Wise was still to drop for his second run where he would better his own score in order to leave nothing to chance knowing that the final three to ride could bring in a top score of their own. Well, Wise did not disappoint. With more speed and amplitude, Wise’s second run upped his score to a staggering 92.60 that would maintain as the top score for the remainder of the event. Wise dropped in with a switch right 900 into switch left double cork 1260, to a switch double cork 1080 into a right double cork 1260, to a left double cork 1260 into an alley-oop flat spin 540 and topped if off with a cab 900.
Going into the final run, Wise was in first place, but he’s all about refining his runs.
“I landed a solid first run, but felt I had room to improve, so I threw in an extra double and was able to put it down. It wasn’t my perfect run, but battled through it and got all the way to the bottom. I’m stoked!”
With this victory, Wise garnered the elusive 100 points that goes toward qualifying for the U.S. Olympics. “It’s amazing,” said Wise about being one step closer to Sochi. “You can’t start a season any better than that.”
Still left to drop was the 17-year-old Aaron Blunck who had been on a roll this week. Blunk’s final run was more than impressive and included a right double cork 1260 critical grab right out of the gate, a left 1080 tail grab, a switch right 720 mute grab, an alley-oop 540 critical grab, a right 1080 stale grab and a switch left 720 Japan to cap it off. Blunck’s run earned him an 89.80 and the second spot overall — not to mention the valuable USSA points toward making the U.S. Olympic Freeski Team.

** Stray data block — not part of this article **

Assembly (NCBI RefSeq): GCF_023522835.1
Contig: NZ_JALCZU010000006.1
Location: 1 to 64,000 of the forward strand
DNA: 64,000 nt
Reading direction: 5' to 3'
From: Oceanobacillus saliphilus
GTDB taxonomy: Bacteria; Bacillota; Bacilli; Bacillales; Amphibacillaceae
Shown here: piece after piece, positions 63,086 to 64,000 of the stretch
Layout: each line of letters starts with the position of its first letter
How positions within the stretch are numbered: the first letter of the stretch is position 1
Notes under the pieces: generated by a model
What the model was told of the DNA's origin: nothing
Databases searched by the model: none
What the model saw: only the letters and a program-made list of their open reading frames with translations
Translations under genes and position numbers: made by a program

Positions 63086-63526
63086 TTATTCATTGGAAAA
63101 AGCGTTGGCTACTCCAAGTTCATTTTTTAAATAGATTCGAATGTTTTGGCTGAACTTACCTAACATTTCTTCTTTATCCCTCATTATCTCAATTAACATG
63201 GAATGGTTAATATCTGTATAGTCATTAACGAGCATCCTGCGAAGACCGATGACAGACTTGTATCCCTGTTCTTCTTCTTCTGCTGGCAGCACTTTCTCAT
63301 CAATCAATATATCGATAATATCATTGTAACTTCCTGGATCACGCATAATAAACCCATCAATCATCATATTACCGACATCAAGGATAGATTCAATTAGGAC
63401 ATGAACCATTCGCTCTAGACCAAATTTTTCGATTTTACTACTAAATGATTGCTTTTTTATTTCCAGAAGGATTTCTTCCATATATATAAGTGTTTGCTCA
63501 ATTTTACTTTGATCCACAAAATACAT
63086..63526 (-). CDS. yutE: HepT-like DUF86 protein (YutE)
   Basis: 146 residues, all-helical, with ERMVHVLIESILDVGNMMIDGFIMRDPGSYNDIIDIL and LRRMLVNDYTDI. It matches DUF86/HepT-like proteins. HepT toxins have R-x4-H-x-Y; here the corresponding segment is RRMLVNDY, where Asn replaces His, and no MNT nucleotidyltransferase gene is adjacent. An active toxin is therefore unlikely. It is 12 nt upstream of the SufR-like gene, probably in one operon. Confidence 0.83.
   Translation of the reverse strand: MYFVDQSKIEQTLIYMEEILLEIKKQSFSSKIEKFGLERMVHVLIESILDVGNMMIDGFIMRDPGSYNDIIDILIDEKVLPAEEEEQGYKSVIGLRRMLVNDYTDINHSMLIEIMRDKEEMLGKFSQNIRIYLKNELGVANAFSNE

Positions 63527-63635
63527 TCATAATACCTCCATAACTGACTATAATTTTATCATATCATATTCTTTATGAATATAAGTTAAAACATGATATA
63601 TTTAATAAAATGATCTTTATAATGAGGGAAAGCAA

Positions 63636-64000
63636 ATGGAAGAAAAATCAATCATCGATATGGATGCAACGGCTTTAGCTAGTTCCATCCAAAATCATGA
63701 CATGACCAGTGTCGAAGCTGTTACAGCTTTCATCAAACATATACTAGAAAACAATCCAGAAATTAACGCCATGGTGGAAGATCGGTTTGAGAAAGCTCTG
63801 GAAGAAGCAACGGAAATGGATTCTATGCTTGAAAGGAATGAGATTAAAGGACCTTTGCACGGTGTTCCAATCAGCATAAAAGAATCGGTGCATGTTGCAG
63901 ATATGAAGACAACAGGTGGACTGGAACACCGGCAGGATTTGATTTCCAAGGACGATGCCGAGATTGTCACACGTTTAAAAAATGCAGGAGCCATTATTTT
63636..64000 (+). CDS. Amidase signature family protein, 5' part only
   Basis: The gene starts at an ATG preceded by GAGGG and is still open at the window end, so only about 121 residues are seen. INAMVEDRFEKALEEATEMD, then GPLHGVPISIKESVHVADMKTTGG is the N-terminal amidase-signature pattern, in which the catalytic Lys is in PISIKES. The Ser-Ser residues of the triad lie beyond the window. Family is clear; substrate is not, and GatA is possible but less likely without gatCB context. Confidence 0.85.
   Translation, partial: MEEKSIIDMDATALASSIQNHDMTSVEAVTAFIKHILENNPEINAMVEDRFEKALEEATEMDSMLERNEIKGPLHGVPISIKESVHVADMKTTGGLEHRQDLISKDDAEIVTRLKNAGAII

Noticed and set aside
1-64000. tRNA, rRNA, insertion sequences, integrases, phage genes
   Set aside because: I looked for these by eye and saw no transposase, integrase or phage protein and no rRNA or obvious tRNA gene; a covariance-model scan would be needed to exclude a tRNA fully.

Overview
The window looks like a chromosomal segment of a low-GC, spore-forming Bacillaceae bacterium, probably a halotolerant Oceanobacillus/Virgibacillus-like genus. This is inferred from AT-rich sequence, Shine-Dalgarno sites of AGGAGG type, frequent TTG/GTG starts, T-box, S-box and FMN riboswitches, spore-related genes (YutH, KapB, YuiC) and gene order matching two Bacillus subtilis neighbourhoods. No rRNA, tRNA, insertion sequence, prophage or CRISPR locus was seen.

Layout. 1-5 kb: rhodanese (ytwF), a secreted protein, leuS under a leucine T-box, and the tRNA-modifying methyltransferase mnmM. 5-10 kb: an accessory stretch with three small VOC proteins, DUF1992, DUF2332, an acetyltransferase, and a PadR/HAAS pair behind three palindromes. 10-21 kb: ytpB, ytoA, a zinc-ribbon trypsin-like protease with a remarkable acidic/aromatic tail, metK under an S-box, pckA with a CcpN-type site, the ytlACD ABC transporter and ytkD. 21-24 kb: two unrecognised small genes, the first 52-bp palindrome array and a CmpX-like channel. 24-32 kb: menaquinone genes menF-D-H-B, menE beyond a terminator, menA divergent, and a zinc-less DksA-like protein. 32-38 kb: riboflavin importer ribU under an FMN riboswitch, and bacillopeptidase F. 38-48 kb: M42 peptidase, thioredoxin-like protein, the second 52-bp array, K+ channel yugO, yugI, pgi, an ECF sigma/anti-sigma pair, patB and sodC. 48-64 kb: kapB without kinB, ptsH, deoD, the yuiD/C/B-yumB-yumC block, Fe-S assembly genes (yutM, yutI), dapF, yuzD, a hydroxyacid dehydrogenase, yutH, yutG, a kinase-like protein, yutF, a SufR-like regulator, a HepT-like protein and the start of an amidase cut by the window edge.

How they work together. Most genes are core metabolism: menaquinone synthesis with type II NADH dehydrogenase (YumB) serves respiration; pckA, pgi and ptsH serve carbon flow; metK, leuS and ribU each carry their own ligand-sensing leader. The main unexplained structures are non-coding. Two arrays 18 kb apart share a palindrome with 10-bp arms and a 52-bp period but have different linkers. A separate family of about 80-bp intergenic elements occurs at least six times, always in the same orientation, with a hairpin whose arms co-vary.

“I made finals already, I couldn’t really ask for anything else. I was just going into tonight with a clear head and just wanted to do my best and the best turned out. I’m so stoked.” With regard to Blunck’s road to Sochi, “It’s a huge step. It’s the first podium. Their looking at top Americans right now, David Wise obviously killed it tonight. So yeah, I’m the second American right now. I couldn’t have asked for a better thing. For the next four I’m going to go in with a clear mindset again and just go out and ski — just have fun.”
Canada’s Mike Riddle was bumped from the podium late in the final round; however this year’s Dew Tour was bittersweet.
“It’s a little bit of a bummer not being on the podium, but I’m stoked because I just secured my spot with that run, so I couldn’t be happier,” said Riddle about qualifying for the Olympics. “The rest of the season I’m going to work on my Olympic run and dial in my tricks.”
1st Place – David Wise
2nd Place – Aaron Blunck
3rd Place – Lyman Currier
4th Place – Mike Riddle
5th Place – Beau-James Wells
6th Place- Kyle Smaine
7th Place – Simon d’Artois
8th Place – Kevin Rolland
9th Place – Taylor Seaton
10th Place – Noah Bowman
11th Place – Broby Leeds
12th Place – Alexander Ferreira
13th Place – Gus Kenworthy
14th Place – Justin Dorey
DNS – Torin Yater-Wallace
DNS – Simon Dumont